People wanting to pay less interest and shave years off their mortgages are being advised to buy homes in "hidden-gem" suburbs.
They are close to Auckland's fastest-selling homes but are substantially cheaper. As a result, buyers can save themselves up to eight years' worth of mortgage payments.
The "hidden-gem" suburbs have been identified by Westpac in its new housing report released today.
Ian Blair, Westpac's retail general manager, said his organisation had pinpointed the city's fastest-selling suburbs, then located nearby areas where places were more affordable.
By looking at the neighbours of Kingsland, Ponsonby and Point Chevalier, buyers can save themselves six to eight years on a standard mortgage, the research showed. Buying in these hidden-gem suburbs could mean buyers pay less interest and become mortgage free earlier, he said.
"For example, Ponsonby is one of the fastest-selling suburbs in Auckland but by buying in nearby Grey Lynn the median price is 22 per cent cheaper and you could be freehold eight years sooner," Mr Blair said.
"Kingsland is becoming a popular suburb but if it's a stretch, buying in nearby Mt Albert where the median price is $122,500 less, there's the chance of owning your home mortgage free nearly seven years earlier," he said.
Similar scenarios had been identified by Westpac all over the country where buyers who want to own their home faster may find real reward and value by considering a suburb close to the one that might be their first preference.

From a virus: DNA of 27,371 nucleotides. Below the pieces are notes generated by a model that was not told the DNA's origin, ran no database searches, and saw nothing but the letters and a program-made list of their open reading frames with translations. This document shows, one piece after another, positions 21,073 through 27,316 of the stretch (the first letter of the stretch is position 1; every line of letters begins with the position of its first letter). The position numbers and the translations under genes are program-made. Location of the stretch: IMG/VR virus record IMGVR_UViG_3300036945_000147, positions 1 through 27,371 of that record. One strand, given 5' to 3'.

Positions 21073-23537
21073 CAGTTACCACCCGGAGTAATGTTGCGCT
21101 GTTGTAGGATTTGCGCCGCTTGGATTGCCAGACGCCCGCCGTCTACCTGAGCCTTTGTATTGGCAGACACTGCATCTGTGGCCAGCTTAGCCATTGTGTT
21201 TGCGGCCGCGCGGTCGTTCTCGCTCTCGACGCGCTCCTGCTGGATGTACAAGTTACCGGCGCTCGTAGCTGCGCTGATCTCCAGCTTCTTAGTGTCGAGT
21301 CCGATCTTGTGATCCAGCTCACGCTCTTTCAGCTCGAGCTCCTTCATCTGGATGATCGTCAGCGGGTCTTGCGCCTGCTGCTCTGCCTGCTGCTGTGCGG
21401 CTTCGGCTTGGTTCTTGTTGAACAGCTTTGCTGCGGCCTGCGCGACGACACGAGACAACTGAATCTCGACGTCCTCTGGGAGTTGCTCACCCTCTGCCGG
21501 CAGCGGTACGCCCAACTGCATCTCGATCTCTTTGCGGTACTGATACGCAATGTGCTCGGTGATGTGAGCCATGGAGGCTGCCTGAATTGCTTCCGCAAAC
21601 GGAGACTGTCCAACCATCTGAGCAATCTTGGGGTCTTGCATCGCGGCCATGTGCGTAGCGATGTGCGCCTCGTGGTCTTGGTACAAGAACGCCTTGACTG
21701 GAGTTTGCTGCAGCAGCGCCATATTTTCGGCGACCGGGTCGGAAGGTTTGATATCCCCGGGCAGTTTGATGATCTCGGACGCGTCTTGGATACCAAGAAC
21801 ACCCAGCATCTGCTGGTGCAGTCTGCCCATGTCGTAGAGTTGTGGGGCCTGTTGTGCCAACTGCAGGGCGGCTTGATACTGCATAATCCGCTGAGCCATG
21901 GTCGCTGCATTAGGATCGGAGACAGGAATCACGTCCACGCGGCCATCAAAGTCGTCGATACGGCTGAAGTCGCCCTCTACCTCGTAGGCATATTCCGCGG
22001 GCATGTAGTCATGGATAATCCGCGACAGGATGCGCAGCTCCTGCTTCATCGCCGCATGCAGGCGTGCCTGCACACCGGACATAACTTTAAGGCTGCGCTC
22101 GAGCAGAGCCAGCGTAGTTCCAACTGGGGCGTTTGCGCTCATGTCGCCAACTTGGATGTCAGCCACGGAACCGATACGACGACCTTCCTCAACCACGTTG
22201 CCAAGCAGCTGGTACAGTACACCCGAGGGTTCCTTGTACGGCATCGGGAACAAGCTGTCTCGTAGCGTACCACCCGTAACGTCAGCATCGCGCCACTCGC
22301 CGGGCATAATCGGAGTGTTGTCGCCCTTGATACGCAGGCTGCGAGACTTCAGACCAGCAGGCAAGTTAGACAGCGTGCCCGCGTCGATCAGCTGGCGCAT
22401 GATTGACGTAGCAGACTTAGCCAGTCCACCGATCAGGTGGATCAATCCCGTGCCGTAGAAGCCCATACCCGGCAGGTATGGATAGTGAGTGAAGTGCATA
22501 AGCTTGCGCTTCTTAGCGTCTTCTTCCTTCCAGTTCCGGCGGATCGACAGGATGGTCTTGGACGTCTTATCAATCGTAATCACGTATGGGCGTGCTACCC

The potential savings resulting from choosing a hidden-gem suburb could be enhanced by shortening the term of the mortgage and slightly increasing the regular amount being repaid.
Popularity ranks of Auckland suburbs was based on the average days on the market for all sales during the 12 months to September this year.
Peter Thompson, Barfoot & Thompson managing director, has encouraged first-home buyers to scale back expectations. "Westmere not Ponsonby, Meadowbank not Remuera, Glenfield not Takapuna, Goodwood Heights not Hill Park, Glen Eden not Titirangi," are areas he recommends they consider.
'Free pass' for overseas buyers
Opposition parties have criticised the Reserve Bank's loan-to-value ratio home loan restrictions, saying they have opened the market to exploitation by foreign speculators.
The bank yesterday issued its twice yearly Financial Stability Report in which governor Graeme Wheeler warned of the risks of a correction or sharp fall in house prices - a risk that prompted the introduction of the restrictions.
However, speaking to MPs at Parliament yesterday, Mr Wheeler confirmed the restriction does not apply to foreign buyers who borrow from banks in their home markets.
"LVRs have constrained lending to young New Zealand families looking to buy their first home but failed to stop overseas buyers, who are driving up house prices," Green Party co-leader Russel Norman said.
Labour housing spokesman Phil Twyford said foreign speculators now had "a free pass".
However, the Reserve Bank yesterday said there was nothing to prevent local buyers from accessing finance from overseas banks themselves.
But Bruce Patten, a director of mortgage broking firm Loan Market, said there was little sign of that yet.
Mr Twyford said the availability of home loans from overseas lenders was "one of the reasons why a lot of commentators think the LVRs may have an immediate effect but the market will find ways around this".
The restrictions were "looking more and more like a Swiss cheese", he said.
"LVRs are only a temporary solution."